11. Canon’s big wall – Expo 2010
Pros: It’s looks big and multi user.
Cons: We can’t quite tell if this is a ‘smoke and mirrors’ job. This video is more about the camera than the wall itself.

image

12. HP’s video wall of touch (link):
Pros: Nice tight looking tiled screens. Cons Already looking a bit dated compered to the others. Touch only. Touch looks a little laggy.
image 

13. The Giant iPhone – Table Connect
Pros: Pretty simple concept. Just plug in your iphone and mount it on a wall!
Cons: Do they make a wall sized one yet?

We’re pretty sure we’ll be seeing a lot more of these soon. Please send us any good ones we might have missed! 🙂


Well done Becki (thanks News Digital Media)

November 30, 2010

becki winner

News Digital Media recently ran a promotion where you could win lots of prizes including the chance to be an Agency Hero. So guess who won an Agency Hero Award and $5000 for our Christmas party? Becki Luxton! @bexlux

In her own words..

‘Every week I correctly answered the quiz and it turns out I’m the hero! We have a giant cheque (I’ve always wanted one of those) and a week to plan our ultimate Christmas party. Thanks News Digital!’

You were already a hero in our eyes Becki, but here’s to News Digital for spotting it too!


Web Vigilantes being banned from social media sites.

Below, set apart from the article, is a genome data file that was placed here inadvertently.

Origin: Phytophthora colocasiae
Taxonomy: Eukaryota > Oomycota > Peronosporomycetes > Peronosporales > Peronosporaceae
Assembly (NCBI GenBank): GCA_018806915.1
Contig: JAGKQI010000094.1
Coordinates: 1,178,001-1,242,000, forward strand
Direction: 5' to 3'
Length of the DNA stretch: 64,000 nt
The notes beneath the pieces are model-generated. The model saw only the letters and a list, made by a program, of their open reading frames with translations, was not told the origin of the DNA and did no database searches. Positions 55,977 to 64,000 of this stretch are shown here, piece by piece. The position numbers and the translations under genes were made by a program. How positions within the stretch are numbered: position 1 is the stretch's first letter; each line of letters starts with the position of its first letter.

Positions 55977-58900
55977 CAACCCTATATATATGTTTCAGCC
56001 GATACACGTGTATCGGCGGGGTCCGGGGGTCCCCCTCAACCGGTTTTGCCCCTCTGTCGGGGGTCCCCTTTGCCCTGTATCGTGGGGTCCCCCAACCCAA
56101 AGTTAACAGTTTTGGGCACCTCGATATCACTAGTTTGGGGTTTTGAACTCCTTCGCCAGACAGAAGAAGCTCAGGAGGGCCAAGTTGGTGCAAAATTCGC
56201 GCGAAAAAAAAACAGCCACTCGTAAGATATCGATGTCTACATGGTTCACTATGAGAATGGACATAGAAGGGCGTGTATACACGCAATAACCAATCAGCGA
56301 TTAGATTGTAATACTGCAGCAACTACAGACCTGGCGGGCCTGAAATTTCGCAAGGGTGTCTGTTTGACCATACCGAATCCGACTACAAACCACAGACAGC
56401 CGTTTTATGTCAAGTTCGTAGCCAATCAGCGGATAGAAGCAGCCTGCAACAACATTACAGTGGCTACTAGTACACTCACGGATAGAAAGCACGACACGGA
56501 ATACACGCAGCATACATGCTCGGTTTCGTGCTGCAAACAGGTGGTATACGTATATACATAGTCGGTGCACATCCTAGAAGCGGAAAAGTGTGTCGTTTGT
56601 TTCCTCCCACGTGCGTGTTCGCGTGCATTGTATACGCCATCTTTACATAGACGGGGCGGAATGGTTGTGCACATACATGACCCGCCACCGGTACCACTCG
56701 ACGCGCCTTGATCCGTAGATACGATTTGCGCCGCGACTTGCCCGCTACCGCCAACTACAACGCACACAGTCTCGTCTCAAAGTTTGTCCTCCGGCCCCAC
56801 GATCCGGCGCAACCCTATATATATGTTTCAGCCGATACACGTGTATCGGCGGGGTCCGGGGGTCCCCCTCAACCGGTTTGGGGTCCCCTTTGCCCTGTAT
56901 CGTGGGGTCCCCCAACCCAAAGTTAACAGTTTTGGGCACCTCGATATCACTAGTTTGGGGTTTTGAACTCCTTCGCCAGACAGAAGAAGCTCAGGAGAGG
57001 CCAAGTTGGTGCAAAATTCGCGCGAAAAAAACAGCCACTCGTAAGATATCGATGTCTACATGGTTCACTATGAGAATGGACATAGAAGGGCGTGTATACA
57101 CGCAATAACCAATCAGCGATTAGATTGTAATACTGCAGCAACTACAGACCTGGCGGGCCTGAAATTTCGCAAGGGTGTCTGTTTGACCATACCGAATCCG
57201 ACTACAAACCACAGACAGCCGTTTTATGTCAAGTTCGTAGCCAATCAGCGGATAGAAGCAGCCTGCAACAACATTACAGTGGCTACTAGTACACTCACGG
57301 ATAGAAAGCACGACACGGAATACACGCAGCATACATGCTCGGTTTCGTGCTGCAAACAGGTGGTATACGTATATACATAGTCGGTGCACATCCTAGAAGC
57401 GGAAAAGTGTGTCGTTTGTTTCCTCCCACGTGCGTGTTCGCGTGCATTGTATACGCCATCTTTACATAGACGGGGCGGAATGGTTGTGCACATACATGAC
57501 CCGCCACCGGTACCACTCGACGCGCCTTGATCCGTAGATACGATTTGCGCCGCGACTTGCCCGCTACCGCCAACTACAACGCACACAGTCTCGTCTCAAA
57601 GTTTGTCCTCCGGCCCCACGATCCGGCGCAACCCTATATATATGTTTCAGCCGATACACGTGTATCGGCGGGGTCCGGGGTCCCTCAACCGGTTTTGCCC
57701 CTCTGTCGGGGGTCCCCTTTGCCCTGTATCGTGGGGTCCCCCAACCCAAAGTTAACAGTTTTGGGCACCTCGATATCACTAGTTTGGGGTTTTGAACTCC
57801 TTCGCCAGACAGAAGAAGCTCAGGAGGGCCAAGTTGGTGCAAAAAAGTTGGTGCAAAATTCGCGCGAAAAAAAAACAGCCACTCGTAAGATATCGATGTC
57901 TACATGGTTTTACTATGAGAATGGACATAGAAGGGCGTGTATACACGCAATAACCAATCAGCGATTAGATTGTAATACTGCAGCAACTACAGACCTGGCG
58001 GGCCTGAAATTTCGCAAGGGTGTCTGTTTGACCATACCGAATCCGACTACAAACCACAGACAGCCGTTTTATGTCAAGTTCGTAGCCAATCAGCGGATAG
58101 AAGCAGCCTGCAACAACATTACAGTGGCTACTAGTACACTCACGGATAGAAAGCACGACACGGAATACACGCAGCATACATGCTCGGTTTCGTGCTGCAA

November 17, 2010

Cyber crime and Twitter scams make good headlines but somewhere underground there are a few concerned citizens that take a vigilante approach to dealing with these scammers and fraudsters. For instance http://www.419eater.com/ bait scammers using highly creative methods to engage Nigerian conmen, waste their time and then attempt expose them. There’s also the Salty droid who names and shames would-be conmen who utilize Twitter and other channels to exploit consumers. But it turns out that life of a digital freedom fighter is not easy.

imageHere’s the problem : Many scams consist of intelligent, organised individuals and groups. They syndicate and they collaborate, and they actively wage a reverse war on the people trying to expose them. Ironically scammers are using the same processes created to report spammers to shut down the people trying to expose them.

Sadly YouTube, Facebook, Twitter, Vimeo accounts etc belonging to web vigilantes trying to alert people to scams are being shut down faster than than those belonging to the scammers. How do I know this?  Read on: